How to refuse “the way it’s always been done” and survive uncomfortable change.

This year has imposed much change in our life, but going forward, how can we navigate it and thrive? Much of the resistance to change has to do with the beliefs we're holding onto. Taking stock of what no longer adds benefit to our life is key.

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If there was one good piece of advice I would’ve most benefited from prior to 2020, that would be to refuse to accept the way it’s always been done. This year has forced us to consider how we function in our lives, and think of our business in a whole new way.

We were faced with many changes, some on a grand level.

If we have a bricks and mortar business, we had to shift to an online store. If we have a restaurant, we had to develop a delivery or take out system. If we offer in-person counselling, we had to move to a video meeting platform or telephone sessions.

It required us to let go of how it has always been done in order to survive.

Our intelligence is made up of what those around us have taught us. It’s limited. It’s confined by logic and what’s been done before.

Robin Sharma, The 5AM Club

The idea of doing something that’s uncomfortable and unfamiliar makes us resist that change.

I recall in the spring of this year, an email from my son’s school requesting all parents take on a larger role in the education of their children. I thought, that’s not my job, I have other responsibilities to attend to, I have no time.

Those excuses seemed valid, but for the sake of my son’s education I couldn’t ignore it and hope that it went away. This was the same wish I had for the pandemic—that I can ignore it and soon it’ll go away.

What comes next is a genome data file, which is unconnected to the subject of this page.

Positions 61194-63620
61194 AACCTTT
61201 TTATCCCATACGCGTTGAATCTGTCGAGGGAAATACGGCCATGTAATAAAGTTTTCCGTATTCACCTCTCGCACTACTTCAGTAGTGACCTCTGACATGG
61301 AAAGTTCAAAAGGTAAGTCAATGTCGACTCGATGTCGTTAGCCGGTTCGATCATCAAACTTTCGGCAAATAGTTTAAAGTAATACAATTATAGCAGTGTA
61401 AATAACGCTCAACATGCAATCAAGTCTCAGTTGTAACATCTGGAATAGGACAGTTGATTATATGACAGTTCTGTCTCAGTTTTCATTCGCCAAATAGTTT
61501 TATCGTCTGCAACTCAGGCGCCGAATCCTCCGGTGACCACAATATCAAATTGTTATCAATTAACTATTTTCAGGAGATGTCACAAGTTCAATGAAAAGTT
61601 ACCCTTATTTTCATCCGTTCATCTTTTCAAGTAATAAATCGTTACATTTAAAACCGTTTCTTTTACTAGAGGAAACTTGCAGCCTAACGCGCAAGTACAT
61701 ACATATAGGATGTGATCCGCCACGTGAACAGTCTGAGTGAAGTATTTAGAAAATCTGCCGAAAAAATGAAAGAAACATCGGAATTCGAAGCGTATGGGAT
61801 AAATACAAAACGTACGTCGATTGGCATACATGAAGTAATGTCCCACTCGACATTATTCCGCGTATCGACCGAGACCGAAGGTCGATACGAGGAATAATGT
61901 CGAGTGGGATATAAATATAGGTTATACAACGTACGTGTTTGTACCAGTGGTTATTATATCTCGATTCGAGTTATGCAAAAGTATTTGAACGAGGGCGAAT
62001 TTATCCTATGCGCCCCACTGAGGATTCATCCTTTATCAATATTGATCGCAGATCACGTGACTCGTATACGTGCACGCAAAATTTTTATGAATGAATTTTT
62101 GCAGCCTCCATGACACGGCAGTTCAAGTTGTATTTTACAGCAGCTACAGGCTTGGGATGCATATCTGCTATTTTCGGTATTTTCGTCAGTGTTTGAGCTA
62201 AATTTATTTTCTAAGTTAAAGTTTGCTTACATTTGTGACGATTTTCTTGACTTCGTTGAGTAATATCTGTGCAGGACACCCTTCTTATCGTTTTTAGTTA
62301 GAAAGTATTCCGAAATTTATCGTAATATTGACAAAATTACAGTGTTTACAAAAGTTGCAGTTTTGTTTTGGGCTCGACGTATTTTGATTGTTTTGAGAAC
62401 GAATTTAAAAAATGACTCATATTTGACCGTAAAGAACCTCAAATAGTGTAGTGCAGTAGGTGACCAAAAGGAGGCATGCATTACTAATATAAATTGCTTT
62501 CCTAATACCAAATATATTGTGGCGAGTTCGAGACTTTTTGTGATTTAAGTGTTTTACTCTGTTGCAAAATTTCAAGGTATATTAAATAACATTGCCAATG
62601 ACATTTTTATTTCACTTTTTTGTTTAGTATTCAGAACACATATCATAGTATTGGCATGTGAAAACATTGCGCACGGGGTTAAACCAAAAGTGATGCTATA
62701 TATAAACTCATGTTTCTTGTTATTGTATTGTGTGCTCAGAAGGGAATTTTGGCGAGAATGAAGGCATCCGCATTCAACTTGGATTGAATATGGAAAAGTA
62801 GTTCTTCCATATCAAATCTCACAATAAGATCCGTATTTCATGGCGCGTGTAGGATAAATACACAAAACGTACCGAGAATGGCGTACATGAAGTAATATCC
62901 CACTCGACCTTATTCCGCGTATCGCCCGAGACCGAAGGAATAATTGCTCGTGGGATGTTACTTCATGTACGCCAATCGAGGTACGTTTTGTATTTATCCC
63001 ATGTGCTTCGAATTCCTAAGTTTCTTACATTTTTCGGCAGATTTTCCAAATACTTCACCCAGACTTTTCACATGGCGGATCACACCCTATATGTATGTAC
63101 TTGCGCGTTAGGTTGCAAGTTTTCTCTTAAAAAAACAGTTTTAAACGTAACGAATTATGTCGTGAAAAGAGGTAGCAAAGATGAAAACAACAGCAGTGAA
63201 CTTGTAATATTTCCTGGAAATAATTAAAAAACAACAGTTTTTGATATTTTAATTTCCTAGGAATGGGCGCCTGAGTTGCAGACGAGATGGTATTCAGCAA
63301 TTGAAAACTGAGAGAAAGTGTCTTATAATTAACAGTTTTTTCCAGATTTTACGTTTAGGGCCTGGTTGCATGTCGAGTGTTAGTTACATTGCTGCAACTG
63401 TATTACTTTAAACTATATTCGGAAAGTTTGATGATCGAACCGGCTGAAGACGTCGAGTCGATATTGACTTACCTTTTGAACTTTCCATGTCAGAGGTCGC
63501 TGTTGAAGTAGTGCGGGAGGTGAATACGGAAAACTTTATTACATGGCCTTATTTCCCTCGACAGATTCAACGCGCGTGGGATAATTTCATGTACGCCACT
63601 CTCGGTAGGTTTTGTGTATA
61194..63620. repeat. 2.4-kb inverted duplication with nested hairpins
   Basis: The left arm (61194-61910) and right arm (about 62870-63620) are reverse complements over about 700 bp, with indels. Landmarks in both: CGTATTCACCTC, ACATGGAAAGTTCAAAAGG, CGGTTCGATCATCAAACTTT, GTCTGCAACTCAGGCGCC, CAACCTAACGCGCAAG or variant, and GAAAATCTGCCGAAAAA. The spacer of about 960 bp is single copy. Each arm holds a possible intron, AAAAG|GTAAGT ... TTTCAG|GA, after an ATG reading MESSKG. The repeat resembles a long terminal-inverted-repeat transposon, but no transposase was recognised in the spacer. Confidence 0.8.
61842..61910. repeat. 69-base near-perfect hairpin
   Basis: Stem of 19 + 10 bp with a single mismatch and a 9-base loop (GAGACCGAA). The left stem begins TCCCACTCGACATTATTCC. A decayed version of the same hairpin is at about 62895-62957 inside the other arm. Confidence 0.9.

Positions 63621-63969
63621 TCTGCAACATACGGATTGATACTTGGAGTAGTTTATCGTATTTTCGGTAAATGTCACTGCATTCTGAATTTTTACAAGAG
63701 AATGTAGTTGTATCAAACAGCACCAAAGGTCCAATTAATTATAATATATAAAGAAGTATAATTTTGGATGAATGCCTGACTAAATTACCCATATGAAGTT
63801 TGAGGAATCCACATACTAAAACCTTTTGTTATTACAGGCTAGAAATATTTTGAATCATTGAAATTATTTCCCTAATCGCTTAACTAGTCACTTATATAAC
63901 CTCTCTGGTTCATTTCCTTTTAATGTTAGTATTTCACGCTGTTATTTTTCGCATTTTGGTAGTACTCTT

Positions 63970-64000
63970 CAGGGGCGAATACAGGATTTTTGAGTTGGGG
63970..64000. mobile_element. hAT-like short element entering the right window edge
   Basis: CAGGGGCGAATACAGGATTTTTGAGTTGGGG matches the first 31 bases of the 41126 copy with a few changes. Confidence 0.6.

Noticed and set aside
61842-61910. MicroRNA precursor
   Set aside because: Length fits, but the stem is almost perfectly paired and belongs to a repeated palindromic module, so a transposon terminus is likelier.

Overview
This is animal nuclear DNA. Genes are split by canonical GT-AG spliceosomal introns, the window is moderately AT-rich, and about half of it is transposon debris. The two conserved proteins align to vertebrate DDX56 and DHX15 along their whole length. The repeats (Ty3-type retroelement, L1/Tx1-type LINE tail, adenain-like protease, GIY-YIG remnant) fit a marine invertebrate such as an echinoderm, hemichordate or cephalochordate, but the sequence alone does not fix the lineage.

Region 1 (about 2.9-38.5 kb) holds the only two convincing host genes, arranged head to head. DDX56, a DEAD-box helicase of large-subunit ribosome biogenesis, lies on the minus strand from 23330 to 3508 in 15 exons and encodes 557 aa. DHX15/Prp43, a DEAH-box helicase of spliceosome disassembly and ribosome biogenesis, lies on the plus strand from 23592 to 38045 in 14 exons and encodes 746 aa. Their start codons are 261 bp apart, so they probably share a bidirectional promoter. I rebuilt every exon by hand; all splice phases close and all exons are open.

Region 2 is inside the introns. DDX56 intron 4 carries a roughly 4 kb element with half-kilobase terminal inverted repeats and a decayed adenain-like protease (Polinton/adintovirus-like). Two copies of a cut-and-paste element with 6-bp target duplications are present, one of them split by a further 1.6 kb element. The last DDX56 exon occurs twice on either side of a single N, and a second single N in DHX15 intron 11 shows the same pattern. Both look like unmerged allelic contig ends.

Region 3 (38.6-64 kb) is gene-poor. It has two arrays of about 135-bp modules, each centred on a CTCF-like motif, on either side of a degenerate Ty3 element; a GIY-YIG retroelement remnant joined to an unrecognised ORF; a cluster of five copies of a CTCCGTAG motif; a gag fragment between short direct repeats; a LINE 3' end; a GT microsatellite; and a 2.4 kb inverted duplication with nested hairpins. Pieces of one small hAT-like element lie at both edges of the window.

Neither of those did what I had hoped.

When frustration subsided I surrendered to the question: If I removed the options of how it was done in the past, how would I do this with new eyes?

This seemed more challenging than I thought. I had to assess my beliefs—the messages I told myself over and over again that became true to me. Those beliefs that I had invested in and supported over the years.

I was experiencing what seemed like a mourning phase. Similar to the painful experience of cutting my losses as I cashed in stocks after paying into them over the years with little or no return.

I had to stop investing in something that was no longer adding benefit to my life.

Letting go was uncomfortable. Considering new ideas was unfamiliar. I naturally started campaigning to resist this change.

Soon I was looking to role models who persevered in challenging times—such as Elon Musk, Warren Buffet, and Oprah. What would they do?

“Don’t just stay in your lane. Try things you haven’t done before.”

Bobbi Brown, Master Class

I started to question the systems I had in place, and the habits and routines that I was committed to. Then started to restructure them to my new way of tackling problems. I asked, how can I do this differently and get the same or better result?

As the ideas started to come, I realized that by letting go of many beliefs it actually helped to create clarity.

Many times the way we always did something then isn’t the best way to do something now. Holding onto the past often creates difficulty for achieving our goals.

I now think that when it comes to change in my life—any change, big or small—I need to look at what’s the best way to solve this. Since choosing the most comfortable and familiar may also mean settling for something that no longer works.

#weeklyprompt #beliefs #change

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